Entering and remaining after been forbidden is a common crime in Jefferson Parish. Police charge people with this if they defy orders and warnings to enter structures without authorization. The Entering and Remaining After Been Forbidden Law prohibits you from loitering in a place that you are not allowed to be in the first place or remaining in an off-limit area.
According to the penal code La. Stat. tit. 14 § 63.5 entry or remaining or an attempt to alter or remain in any structure, whether a moveable or immovable property belonging to another person, after been forbidden to do so is charged as a criminal crime. Some property owners or custodians put up signs on their buildings to warn against entry. Disobeying such signs can dent your criminal record and you wouldn’t like that.
If you have been warned, either orally or in writing by the owner or custodian of a building or car to stay away from their property, you should obey. Trespassing on other people’s property can get you into a lot of trouble in Jefferson parish.
What Makes Me Guilty Of Entering And Remaining After Been Forbidden?
Three things must be proven in all Entering and Remaining After Been Forbidden case. They are called “elements of the crime.” Elements of this crime that must be proven include;
- Intentionally entering and/or remaining on: the first element to prove is that the defendant entered the property.
- The property belongs to another person, and
- No authorization
If these elements can be proven, you will be charged for intentionally loitering in someone’s else’s property without permission/authorization. Furthermore, we will discuss the specifics of this crime in order to help you have more understanding of what makes you guilty. Specifics of this crime include;
Intent- intent is a great factor when dealing with a case of Entering and Remaining After Been Forbidden. To commit this crime, you either enter a property fully knowing that you don’t have permission to do so or remain on a property even after learning/realizing that you don’t have the right to be there.
For example, if you accidentally wander into someone’s else’s land while hiking, it isn’t considered as a criminal offense.
Notice or Warning- if after you see a clear sign or warning that a property isn’t open to the public or that you are not allowed to enter without authorization, but you defy the warning or sign and go in there, you can be charged for Entering and Remaining After Been Forbidden.
According to the law in Jefferson Parish, property owners are required to put a notice or warning, such as,” No Entry”, “No Trespassing” Also, a locked door or a fence around the property is enough warning. After seeing a locked door or fence and you can tell the property is off-limits. Breaking into such property without authorization from the owner is a criminal offense.
What Is The Specific Action Considered As a Crime?
- Hunting on someone else’s land even after seeing a warning prohibiting it.
- Cutting down trees without authorization
- Entering and/ or remaining in someone else’s vehicle without their permission.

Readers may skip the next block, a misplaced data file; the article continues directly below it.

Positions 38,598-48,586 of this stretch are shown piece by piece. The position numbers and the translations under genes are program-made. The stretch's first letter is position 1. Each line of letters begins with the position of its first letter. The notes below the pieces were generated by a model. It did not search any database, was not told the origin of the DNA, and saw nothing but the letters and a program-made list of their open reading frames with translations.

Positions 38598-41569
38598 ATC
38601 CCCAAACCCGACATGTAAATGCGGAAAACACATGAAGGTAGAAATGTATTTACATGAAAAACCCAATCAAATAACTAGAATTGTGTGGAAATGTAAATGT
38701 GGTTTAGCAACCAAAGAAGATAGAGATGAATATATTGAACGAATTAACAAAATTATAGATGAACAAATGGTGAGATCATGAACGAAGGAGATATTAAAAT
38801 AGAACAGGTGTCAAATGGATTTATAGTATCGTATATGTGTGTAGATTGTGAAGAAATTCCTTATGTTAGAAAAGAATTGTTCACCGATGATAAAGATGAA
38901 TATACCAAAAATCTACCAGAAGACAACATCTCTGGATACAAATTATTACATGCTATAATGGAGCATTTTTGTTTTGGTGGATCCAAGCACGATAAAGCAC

What Are The Possible Penalties for Entering and Remaining After Been Forbidden in Jefferson Parish?
- Entering and Remaining After Been Forbidden is related to burglary, but it is a less serious crime. It is often punished as a misdemeanor offense, but it can also be a felony depending on the circumstances of the case.
- Criminal law in Jefferson gives harsher penalties for illegally entering and remaining in a residence than for other locations. If you enter or remain on another’s person’s property, you will be incarcerated for not more than 6 months with or without hard labor, fined $500, or both.
- In addition to the prison term and fines, offenders can face civil liability. Since this crime is a violation of property rights, the property owner can sue the offender for money, even if no harm was done.
Can I Be Charged If There’s No Warning Sign?
The state law guiding Jefferson Parish requires that the property owner should express warning either verbally or in writing. Persons forbidden from entering a property must be have been informed about their illegality to be on the property, either by telling them with words of mouth or a written warning.
Do I Need An Attorney For An Entering or Remaining After Been Forbidden Charge?
We realized that many people charged for this crime tend to trivialize it, but we will advise you to be different from these people. This charge may seem simple to you, but it can go as far as denting your image and giving you a criminal record. Even though it is often charged as a misdemeanor, it is still a criminal case and it will show on your blueprint.
When you have a case of Entering and Remaining After been Forbidden, it is important that you hire a defense attorney. Having an attorney can determine if you end up with a criminal history or not. An experienced attorney knows how to make necessary negotiations with your prosecutor to push away a load of consequences off you.
If you don’t want to live with a criminal history because you entered someone else’s property, you need an attorney. You need an attorney to save your face and get the best possible outcome for your case.
Metairie Criminal Defense Lawyers
If you have a case of Entering and Remaining After Been Forbidden, you should seek legal help from Barkemeyer Law Firm, a reputable and competent criminal defense firm in the areas of Jefferson Parish.
At Barkemeyer Law Firm, our Metairie criminal lawyers are committed to protecting and defending our clients’ rights. We defend your case to achieve the best possible outcome.